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Friday, September 11, 2009

Energy Industry Rant on Alberta Royalties Wearing Thin

Here is a comment I put on Don Braid's column today in the Calgary Herald. First read Don's column then continue with reading this comment:


The old ways of doing politics by the Calgary Commandos under Klein is gone and these guys don't know how to respond...so they blame the royalties as it if were a made-in-Alberta NEP.

The market is what is making things tough in the patch, not the Alberta taxpayer's take from OUR energy resources. We share the risk with lower rates in tough times and take more of the pie when things are good.

We were still the second lowest tax and royalty burden on the planet AFTER the new royalty regime was initially. Premier Stelmach has rolled royalty rates back so far, as an appeasement to the Calgary Commandos, that we now collect less revenue from these NON-RENEWABLE RESOURCES than we would have generated from the original royalty scheme. Cry me a river!

Get off this royalty rant you guys; Albertans are sooner or later going to start acting like owners of their oil and gas reserves. When the do, then your social licenses will all come under serious public scrutiny. Your environmental records will be the first place the public will look to see if your enterprise is behaving appropriately to deserve a continuing social license. You are tenants on these public lands who are granted license to take a calculated business risk - not to play politics with the privilege.

You are welcome to go to Libya or Iran or Iraq or Nigeria instead of staying in Canada. And Saskatchewan is not the alternative; they are a different game with the Bakken. Their win with this great discovery is not Alberta's loss; it is win-win for Canada. That again is your independent business decision but the political games about royalties are becoming tedious. You have it really good and you know it.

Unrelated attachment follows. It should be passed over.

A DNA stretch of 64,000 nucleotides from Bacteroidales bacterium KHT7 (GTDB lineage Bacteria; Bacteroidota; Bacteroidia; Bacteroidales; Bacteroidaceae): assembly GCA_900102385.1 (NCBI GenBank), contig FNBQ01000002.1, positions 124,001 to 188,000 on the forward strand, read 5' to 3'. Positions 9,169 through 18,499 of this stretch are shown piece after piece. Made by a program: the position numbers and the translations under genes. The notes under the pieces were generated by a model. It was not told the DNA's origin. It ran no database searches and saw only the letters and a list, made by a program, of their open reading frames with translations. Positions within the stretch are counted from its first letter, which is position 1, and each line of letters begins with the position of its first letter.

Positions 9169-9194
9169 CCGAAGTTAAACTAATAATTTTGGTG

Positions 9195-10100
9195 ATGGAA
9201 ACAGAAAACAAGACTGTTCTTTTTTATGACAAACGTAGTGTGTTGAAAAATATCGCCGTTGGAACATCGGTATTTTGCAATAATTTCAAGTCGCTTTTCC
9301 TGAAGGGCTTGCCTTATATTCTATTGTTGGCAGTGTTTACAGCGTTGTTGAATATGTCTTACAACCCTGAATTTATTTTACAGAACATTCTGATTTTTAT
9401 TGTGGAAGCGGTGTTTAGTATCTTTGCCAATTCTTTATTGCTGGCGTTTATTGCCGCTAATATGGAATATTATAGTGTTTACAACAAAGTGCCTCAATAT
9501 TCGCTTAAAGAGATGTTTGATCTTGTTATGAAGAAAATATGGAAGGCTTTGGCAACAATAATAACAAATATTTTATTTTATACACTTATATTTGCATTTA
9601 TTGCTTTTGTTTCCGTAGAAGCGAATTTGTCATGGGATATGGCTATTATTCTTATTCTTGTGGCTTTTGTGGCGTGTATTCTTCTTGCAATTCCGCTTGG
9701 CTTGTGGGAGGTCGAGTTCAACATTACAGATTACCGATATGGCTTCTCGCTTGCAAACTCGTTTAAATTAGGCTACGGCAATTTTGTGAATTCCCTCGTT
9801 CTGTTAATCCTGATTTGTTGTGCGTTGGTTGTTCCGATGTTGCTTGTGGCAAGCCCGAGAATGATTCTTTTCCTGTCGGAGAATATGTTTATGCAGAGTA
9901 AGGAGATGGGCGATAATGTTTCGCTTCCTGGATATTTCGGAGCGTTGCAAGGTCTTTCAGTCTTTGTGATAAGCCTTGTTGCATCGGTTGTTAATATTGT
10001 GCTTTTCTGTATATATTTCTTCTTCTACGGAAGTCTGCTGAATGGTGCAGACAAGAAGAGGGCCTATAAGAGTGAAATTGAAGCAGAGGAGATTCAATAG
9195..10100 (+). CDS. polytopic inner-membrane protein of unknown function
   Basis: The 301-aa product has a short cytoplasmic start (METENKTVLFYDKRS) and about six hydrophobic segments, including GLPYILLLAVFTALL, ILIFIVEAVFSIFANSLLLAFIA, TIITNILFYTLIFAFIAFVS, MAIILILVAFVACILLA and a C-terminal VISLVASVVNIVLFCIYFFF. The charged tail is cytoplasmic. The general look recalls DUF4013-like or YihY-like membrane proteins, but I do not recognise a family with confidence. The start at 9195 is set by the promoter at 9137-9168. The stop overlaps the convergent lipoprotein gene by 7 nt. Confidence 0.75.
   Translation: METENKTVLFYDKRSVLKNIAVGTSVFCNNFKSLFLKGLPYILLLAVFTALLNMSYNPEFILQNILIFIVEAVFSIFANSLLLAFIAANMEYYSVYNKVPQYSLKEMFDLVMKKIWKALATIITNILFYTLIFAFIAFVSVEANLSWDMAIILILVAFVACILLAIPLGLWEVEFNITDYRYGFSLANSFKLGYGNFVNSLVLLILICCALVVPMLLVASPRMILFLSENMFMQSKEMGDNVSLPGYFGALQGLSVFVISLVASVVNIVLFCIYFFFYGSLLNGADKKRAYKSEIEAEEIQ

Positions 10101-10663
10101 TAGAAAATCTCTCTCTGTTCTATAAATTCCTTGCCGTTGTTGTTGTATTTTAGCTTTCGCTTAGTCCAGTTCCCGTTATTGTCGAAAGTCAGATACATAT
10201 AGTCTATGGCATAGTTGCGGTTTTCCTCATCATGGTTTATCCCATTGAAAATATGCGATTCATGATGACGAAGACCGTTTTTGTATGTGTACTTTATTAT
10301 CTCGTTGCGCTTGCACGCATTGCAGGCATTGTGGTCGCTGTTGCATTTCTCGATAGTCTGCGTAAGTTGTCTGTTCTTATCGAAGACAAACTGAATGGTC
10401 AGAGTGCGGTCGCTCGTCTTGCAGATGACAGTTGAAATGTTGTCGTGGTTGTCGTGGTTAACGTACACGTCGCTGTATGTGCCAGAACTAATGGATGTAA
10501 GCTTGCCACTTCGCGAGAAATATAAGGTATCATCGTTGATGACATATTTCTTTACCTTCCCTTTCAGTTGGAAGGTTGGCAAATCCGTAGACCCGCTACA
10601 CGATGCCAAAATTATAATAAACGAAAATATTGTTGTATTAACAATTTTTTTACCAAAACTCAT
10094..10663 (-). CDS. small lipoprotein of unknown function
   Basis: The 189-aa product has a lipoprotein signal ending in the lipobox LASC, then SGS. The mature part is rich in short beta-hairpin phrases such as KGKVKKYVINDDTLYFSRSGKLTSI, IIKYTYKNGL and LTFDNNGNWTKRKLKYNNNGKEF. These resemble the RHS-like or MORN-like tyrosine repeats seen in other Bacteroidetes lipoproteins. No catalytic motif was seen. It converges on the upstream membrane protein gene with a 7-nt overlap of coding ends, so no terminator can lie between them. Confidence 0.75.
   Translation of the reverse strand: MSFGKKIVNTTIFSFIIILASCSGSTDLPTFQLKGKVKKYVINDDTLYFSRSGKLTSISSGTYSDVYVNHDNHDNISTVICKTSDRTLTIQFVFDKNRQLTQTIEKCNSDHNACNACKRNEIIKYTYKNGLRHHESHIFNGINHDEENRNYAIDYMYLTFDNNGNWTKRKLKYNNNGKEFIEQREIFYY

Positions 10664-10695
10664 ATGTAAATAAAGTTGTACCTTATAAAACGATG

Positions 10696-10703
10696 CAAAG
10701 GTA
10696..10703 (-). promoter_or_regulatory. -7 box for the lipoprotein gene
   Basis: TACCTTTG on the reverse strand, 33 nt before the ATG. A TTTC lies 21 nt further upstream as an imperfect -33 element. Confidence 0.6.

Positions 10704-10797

I would really like to know how Albertans think about the royalties we collect on our natural resources and how the licensees who exploit them for us treat our land, air and water in the process.

Looking forward to your comments.

8 comments:

  1. Ken,
    There are many good comments in there with truth to them. The Bakken play is a different play in the fact it is a new development as is the shale gas in NE BC.
    This is where the royalty scheme comes in. In Alberta the production is on the decline with no new discoveries, therefore all infill drilling. It is not the most attractive plays to drill into declining basins.
    He is correct in the fact less royalties on gas are being collected right now with low pricing environment, the companies are losing money as well at these prices. The problem is on the upside the profits are also not there with a punitive royalty regime. This is where the investment community has decided not to invest in declining basins with an unattractive royalty regime as they base their earnings on the upside and do not drill to try and capitalize on the downside.
    We can all sit and say the producers have it good here so too bad, but they really do not care where they invest their money. It is all about profit and the country or province they deal with is irrelevent to them. Here in AB it is our economic engine, and until we have diversified to where we no longer need it, it must be treated as such.

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  2. It's not just the rate: the other big issue is the stability. This government has fiddled with the royalty regime five times since introducing it. If you were an investor, would you gamble your money in a jurisdiction that keeps changing its mind? That keeps on breaking contracts? Instead of listening to the industry when it tried to tell them that higher taxes leads to less investment, this government proceeded blindly, and all Albertans are now suffering the consequences.

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  3. "The market is what is making things tough in the patch"